Let’s start with a premise. The object of feeding Oscars in captivity is to duplicate or simulate the fish’s diet in the wild. To provide them with nutrition that nature has designed the Oscar’s body chemistry to metabolize. One thing, I assure you, a wild Oscar swimming in a tributary of the Amazon River has never eaten is a goldfish. Do Oscar's eat fish? Sure, fish are a component of their diet in the wild. But goldfish are not.
Why is this an important distinction?
Goldfish are cold water fish. As a result, their flesh is much higher in fats than are fish the Oscar's digestive system is designed to consume. Increased fat in an Oscar’s diet can contribute to fatty liver disease. In addition, the flesh of goldfish contains high levels of an enzyme called thiaminase. Thiaminase destroys Thiamin (Vitamin B1). So by feeding goldfish to an Oscar, you are contributing to a vitamin deficiency in your fish. If you are feeding exclusively goldfish, you are slowly killing your fish through malnutrition.
HITH has many causes, but a very common cause of HITH is a diet heavy in goldfish. It's very simple, feeding an Oscar goldfish is a bad idea.
Feeding Oscars Beef (Hamburger) or Poultry
Another food a wild oscar has never seen is beef, hamburger, any poultry product, or beefheart. All of these foods are extremely foreign to an Oscar’s system. Each is higher in fat content than even goldfish. So using these foods in your diet, again, is contributing (at a minimum) to fatty liver disease. An Oscar should never be feed these foods. Let alone something as vulgar as dog food or cat food. These foods should simply be rejected as an option.
Oscars should never be fed mammalian or poultry flesh. Easy rule, if it has hair, feathers, or four feet, it should not be considered as a source of food for your Oscar.
What Does a Wild Oscar Fish Eat?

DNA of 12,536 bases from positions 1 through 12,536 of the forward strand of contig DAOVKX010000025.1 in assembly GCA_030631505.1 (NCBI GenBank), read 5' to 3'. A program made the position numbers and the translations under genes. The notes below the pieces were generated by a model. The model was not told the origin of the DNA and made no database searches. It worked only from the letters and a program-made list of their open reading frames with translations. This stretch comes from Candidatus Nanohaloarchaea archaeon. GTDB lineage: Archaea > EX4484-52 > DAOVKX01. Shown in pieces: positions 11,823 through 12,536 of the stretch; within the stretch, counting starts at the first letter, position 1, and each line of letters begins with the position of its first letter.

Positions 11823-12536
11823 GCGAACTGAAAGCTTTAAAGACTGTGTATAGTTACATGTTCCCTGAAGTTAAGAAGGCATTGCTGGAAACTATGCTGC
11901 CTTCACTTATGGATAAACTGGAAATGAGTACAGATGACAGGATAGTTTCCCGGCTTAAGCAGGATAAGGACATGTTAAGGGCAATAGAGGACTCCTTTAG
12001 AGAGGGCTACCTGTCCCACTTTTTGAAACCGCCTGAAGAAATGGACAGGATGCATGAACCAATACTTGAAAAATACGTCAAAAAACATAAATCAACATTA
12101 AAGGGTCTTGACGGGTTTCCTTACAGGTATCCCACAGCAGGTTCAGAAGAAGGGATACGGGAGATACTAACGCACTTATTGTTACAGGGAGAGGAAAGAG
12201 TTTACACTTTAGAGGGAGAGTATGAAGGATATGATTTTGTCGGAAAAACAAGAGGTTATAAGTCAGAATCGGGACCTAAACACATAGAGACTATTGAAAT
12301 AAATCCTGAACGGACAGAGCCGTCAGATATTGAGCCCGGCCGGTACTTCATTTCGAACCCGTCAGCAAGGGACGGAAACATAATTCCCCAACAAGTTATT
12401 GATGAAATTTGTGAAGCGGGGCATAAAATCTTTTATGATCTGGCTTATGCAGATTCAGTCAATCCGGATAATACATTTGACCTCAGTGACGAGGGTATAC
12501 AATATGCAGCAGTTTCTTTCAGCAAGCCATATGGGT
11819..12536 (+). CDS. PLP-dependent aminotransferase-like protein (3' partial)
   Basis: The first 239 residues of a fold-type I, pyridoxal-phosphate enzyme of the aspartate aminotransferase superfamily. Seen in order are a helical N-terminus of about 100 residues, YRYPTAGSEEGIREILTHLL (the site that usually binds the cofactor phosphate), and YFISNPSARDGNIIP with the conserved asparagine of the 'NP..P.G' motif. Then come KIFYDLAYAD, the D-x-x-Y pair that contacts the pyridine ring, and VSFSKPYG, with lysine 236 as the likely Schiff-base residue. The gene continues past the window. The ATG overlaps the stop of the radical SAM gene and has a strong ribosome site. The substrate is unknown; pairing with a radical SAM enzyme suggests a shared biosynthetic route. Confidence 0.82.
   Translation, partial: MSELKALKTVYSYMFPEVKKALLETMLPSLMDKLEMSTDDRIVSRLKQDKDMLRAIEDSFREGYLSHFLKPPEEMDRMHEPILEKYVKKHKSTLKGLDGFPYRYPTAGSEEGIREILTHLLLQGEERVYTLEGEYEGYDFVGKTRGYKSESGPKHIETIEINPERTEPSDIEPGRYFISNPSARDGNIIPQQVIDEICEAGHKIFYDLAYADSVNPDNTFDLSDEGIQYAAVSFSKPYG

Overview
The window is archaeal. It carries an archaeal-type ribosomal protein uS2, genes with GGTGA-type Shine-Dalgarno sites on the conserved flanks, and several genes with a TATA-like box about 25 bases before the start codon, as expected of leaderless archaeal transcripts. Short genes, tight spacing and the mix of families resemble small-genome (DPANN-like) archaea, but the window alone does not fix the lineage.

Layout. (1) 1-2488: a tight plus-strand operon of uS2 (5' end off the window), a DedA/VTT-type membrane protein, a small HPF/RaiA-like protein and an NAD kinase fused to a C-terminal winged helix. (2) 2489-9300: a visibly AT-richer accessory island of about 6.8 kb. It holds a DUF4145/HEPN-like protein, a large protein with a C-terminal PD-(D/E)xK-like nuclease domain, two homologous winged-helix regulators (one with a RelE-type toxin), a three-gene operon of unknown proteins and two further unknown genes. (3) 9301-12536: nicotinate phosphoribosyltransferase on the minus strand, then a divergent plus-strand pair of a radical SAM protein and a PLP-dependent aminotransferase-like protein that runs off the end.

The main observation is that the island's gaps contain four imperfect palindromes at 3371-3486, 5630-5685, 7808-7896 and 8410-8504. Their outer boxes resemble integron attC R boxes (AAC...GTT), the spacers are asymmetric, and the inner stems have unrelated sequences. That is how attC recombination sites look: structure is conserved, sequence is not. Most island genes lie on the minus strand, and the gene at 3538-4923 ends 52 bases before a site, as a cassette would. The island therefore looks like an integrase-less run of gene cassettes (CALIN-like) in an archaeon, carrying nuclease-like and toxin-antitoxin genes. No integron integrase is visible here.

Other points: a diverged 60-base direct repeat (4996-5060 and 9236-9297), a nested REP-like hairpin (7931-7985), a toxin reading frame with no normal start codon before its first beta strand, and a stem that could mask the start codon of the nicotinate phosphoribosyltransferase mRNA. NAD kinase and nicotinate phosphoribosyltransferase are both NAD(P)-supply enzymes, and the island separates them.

The major portion of a wild Oscar’s diet consists of insects and crustaceans such as freshwater shrimp and crawfish. Oscars are not piscivores (carnivorous animals which eat primarily fish.) Fish actually comprise a minor portion of their diet. Oddly enough, the primary fish prey of Oscars in the wild are catfish. Keep that in mind when selecting tankmates.
Nor are Oscar’s carnivores (animals which eat only meat.) In the wild, a significant component of an Oscar’s diet is fruit that has fallen into the water. As a result, Oscars have a high dietary requirement for Vitamin C.
In addition to fruit, a significant component of a wild Oscar’s diet consists of algae and green plants. Not because they seek out these foods and eat them, but because these are the gut contents of their prey.
Feeding Oscar Fish?
We know this much, insects and crustaceans are preferred over fish, Vitamin C is a requirement, and vegetable matter is also necessary. So this certainly rules out goldfish, beef heart, and hamburger.
The primary component of your Oscar fish’s diet should consist of a quality pellet. There are many available and each (quality pellet) will contain enough of the necessary proteins, vitamins, and plant/algae to provide your Oscar with the necessary nutrition. Cheap pellet food will not. I do not consider flake foods as acceptable foods for an Oscar. If they steal a few veggie flakes from the SDs, fine, but don’t plan on flakes being the primary component of your Oscar’s diet. Flake foods are nutritionally inferior to pellet foods and finding a flake big enough for an Oscar is difficult. When feeding Oscars, a quality pellet should be your primary choice, even for juvenile/baby Oscars (get a small pellet).
This requires a partial break away from the subject but it is necessary to define how to identify a quality pellet. The most significant problem with fish food is that the primary component is almost exclusively fish meal. In general, fish meal is composed of the left over’s after the more desirable components of the fish are processed for all other uses (think floor sweepings….. scales, skin and bones). The good parts of the food are processed for human consumption and/or other uses and what is left becomes “fish meal”.
This is not to say that all “fish meals” are evil. Some are of high enough quality for even human consumption. So just because “fish meal” is the primary component of a fish food does not mean that food is not acceptable. It can be, provided it is produced from quality ingredients by a reputable company. The fish meals used by companies such as Hikari, Dainichi, and NLS can be considered quality meals. Not many others can as the truth of the matter is that these companies, with Tetra being the poster child, purchase fish meal from the lowest bidder with limited concern of the quality, contents, or age of the product. Hikari, on the other hand, to ensure quality, monitors the purchase of their meals with strick quality control. You simply cannot compare "fish meals" contained in Tetra foods with quality meals included in the foods from companies such as Hikari.